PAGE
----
Obstetrics and Gynecology Clinic

Macultepec, Mexico

Obstetrics and Gynecology Clinic

Macultepec, Mexico
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Magana-Contreras M.,Juarez Autonomous University of Tabasco | Contreras-Paredes A.,National Cancer Institute of Mexico | Chavez-Blanco A.,National Cancer Institute of Mexico | Lizano M.,National Cancer Institute of Mexico | And 2 more authors.
Journal of Medical Virology | Year: 2015

Cervical cancer development has been mainly associated with persistent human papillomavirus (HPV) infections. However, HPV infection is unlikely to be sufficient to cause cervical cancer, and the contribution of other sexually transmitted infections (STIs) could be the determining factor for cervical lesion-progression. The aim of this study was to estimate the prevalence of STIs associated with HPV-positivity in 201 cervical samples from patients who underwent annual routine gynecological exams. The overall prevalence of STIs was 57.7%, and the most frequent infection was Ureaplasma spp (UP) (39.8%), followed by Gardnerella vaginalis (GV) (25.9%), α-HPV (18.4%), Chlamydia trachomatis (CT) (1.5%), and Mycoplasma genitalium (MG) (0.5%). The highest prevalence rate of multiple non-HPV infections was observed for the age-range 31-40; for papillomavirus infection, the age-range was 21-30. In normal cervical samples, HPV16 was the most prevalent genotype (24.3%), followed by genotypes 58 (13.5%) and 52 (10.8%). Intriguingly, HPV18 was not detected in the study population, and genotypes 52 and 58 were found exclusively in samples with abnormal cytology. Papillomavirus infection with oncogenic types was significantly associated with GV (P=0.025) and strongly associated with multiple non-HPV pathogens (P=0.002). The following variables correlated significantly with cytological diagnosis of low-grade squamous intraepithelial lesion (LSIL): GV (P=0.028), multiple non-HPV infections (P=0.001), and high-risk HPV positivity (P=0.001). Epidemiological data from this study will contribute to the molecular detection of sexually transmitted pathogens from screening programs to identify those women who are at risk for developing cervical lesions. © 2015 Wiley Periodicals, Inc.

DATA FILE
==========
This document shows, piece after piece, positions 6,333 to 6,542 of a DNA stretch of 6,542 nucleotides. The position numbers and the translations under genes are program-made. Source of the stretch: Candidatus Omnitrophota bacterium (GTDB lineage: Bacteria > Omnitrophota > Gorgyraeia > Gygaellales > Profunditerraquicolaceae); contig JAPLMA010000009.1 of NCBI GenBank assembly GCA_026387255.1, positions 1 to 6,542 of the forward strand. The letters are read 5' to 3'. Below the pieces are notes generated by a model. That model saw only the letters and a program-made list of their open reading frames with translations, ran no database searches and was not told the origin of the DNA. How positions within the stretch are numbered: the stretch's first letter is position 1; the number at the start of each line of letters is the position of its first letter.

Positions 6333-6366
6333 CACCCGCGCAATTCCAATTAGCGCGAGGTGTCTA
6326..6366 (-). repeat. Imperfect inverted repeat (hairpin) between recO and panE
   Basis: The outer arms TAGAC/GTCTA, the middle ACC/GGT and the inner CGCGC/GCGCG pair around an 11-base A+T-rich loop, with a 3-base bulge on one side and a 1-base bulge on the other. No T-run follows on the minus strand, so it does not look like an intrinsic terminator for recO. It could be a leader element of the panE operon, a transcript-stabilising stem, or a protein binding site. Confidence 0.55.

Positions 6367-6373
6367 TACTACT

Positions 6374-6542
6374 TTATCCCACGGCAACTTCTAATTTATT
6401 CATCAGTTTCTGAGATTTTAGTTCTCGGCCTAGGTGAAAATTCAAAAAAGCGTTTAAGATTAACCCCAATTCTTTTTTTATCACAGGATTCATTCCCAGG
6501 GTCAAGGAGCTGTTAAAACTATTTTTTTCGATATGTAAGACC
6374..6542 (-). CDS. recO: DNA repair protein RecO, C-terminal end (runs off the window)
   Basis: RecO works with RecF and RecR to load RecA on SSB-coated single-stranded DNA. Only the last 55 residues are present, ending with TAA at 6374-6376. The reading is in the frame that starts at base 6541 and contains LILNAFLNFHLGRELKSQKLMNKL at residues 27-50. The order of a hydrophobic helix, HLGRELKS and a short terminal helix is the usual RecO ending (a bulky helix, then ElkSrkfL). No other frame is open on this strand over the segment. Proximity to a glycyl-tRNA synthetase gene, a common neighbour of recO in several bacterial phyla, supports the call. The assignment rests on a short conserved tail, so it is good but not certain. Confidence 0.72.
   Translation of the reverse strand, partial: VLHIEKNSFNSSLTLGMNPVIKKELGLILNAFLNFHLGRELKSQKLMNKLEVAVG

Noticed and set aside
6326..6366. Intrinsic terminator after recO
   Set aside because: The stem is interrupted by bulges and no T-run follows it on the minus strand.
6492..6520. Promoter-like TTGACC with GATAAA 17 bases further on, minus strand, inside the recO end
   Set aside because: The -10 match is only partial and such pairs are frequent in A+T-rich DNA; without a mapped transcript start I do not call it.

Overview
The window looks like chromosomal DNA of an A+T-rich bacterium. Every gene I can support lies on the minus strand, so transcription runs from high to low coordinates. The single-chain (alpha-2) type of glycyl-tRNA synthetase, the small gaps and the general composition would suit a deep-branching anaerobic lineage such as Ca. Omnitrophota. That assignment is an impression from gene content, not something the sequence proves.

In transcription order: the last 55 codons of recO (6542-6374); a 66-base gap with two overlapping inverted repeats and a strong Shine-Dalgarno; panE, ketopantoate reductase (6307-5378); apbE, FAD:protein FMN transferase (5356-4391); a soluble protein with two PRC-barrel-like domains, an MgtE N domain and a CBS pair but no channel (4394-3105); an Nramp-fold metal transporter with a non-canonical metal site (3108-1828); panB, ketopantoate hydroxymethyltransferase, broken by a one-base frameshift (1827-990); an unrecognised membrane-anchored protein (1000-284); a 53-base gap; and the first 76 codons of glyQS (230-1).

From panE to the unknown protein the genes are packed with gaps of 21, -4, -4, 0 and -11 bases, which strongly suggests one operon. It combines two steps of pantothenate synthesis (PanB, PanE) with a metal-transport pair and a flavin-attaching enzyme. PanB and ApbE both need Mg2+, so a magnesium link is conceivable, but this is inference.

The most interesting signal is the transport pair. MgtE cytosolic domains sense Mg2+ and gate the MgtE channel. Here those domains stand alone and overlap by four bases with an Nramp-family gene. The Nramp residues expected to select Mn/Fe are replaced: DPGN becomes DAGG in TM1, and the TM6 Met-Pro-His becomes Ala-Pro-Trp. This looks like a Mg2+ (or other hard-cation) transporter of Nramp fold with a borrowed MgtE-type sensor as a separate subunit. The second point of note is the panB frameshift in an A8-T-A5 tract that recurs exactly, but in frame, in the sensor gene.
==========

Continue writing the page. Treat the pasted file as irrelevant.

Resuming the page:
PubMed | National Cancer Institute of Mexico, Juarez Autonomous University of Tabasco and Obstetrics and Gynecology Clinic
Type: Journal Article | Journal: Journal of medical virology | Year: 2015

Cervical cancer development has been mainly associated with persistent human papillomavirus (HPV) infections. However, HPV infection is unlikely to be sufficient to cause cervical cancer, and the contribution of other sexually transmitted infections (STIs) could be the determining factor for cervical lesion-progression. The aim of this study was to estimate the prevalence of STIs associated with HPV-positivity in 201 cervical samples from patients who underwent annual routine gynecological exams. The overall prevalence of STIs was 57.7%, and the most frequent infection was Ureaplasma spp (UP) (39.8%), followed by Gardnerella vaginalis (GV) (25.9%), -HPV (18.4%), Chlamydia trachomatis (CT) (1.5%), and Mycoplasma genitalium (MG) (0.5%). The highest prevalence rate of multiple non-HPV infections was observed for the age-range 31-40; for papillomavirus infection, the age-range was 21-30. In normal cervical samples, HPV16 was the most prevalent genotype (24.3%), followed by genotypes 58 (13.5%) and 52 (10.8%). Intriguingly, HPV18 was not detected in the study population, and genotypes 52 and 58 were found exclusively in samples with abnormal cytology. Papillomavirus infection with oncogenic types was significantly associated with GV (P=0.025) and strongly associated with multiple non-HPV pathogens (P=0.002). The following variables correlated significantly with cytological diagnosis of low-grade squamous intraepithelial lesion (LSIL): GV (P=0.028), multiple non-HPV infections (P=0.001), and high-risk HPV positivity (P=0.001). Epidemiological data from this study will contribute to the molecular detection of sexually transmitted pathogens from screening programs to identify those women who are at risk for developing cervical lesions.